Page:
What’s the 'quantified self'?

Attendees visit the FitBit booth at the 2014 International CES at the Las Vegas Convention Center. FitBit makes devices that allow you to monitor your sleep patterns, calorie intake and activity level. See more everyday tech pictures.
Justin Sullivan/Getty Images

"This above all: to thine own self be true, And it must follow, as the night the day, Thou canst not then be false to any man." -- William Shakespeare, "Hamlet"

The bard wasn't just whistling Dixie when he penned this line in his classic tragedy of betrayal, incest and greed. There are shelves upon shelves of self-help books, scores of meditation guides and an entire army of psychotherapists out there dedicated to helping people get a handle on just what's going on inside their own heads. You can't be true to yourself, without knowing who that self is.

"What a piece of work is a man!" Hamlet exclaims in the midst of one of the play's more psychoanalytic passages. More than four centuries later, advances in modern technology are providing more opportunities for humans to examine their own particular pieces of work. This is the era of the quantified self, a personal-monitoring movement that just may change the way we live.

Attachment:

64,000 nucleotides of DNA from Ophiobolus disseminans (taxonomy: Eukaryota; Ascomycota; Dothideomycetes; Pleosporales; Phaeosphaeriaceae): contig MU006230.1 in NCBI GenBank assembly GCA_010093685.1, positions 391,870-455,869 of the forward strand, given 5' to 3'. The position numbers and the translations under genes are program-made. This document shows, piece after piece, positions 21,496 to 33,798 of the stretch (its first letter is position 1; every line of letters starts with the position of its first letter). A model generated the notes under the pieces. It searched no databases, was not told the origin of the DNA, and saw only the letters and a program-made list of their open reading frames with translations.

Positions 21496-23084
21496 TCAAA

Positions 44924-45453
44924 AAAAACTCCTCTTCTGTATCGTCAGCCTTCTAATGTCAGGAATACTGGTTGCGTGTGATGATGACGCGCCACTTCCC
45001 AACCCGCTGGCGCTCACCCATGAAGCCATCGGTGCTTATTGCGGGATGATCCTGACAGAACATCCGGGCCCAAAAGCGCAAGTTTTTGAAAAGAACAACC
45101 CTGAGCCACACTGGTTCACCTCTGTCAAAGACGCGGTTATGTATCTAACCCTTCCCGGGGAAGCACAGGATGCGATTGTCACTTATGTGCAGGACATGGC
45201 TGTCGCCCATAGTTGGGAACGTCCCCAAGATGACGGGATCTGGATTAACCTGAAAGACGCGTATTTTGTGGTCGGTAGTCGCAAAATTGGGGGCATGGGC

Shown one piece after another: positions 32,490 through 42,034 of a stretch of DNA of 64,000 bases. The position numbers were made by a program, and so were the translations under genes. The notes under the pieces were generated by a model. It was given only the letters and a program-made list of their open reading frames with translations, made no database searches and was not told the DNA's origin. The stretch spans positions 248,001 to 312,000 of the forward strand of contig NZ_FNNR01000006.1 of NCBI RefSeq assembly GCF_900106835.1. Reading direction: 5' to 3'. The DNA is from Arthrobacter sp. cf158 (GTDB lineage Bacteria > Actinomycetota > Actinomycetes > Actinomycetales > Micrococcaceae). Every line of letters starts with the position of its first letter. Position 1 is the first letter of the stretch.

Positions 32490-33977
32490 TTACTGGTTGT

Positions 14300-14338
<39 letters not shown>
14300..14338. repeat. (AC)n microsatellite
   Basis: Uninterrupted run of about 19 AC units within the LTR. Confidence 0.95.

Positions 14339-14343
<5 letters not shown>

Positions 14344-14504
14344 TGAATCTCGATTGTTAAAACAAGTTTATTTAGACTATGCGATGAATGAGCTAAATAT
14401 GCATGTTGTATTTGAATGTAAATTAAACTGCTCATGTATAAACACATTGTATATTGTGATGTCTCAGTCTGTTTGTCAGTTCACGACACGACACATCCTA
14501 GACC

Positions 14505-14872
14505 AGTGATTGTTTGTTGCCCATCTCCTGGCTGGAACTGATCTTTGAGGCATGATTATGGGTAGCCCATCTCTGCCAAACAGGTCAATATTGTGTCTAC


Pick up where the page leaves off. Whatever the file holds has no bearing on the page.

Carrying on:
The beauty of modern technology is the depth and range of information that it makes available with a few keystrokes, finger swipes or voice commands. Want to know what that song is playing in your local coffee shop? There's an app for that. Lost somewhere outside of Barstow, on the edge of the desert? Ask Siri for the quickest route back to civilization.

And what if there was an app for just for you? The quantified self is the idea that people can use modern technology to better track themselves, to monitor sleep, work and exercise habits, mood shifts, sexual activity, how they spend their money and what they eat and drink, among other subjects. Through this so-called "data-drive life" quantifiers can use the information to attain a wide variety of goals, from losing weight to improving the efficiency of their household chores. For some, the data is both the end and the means, a way of learning things about yourself that you might have never known otherwise [source: Wolf].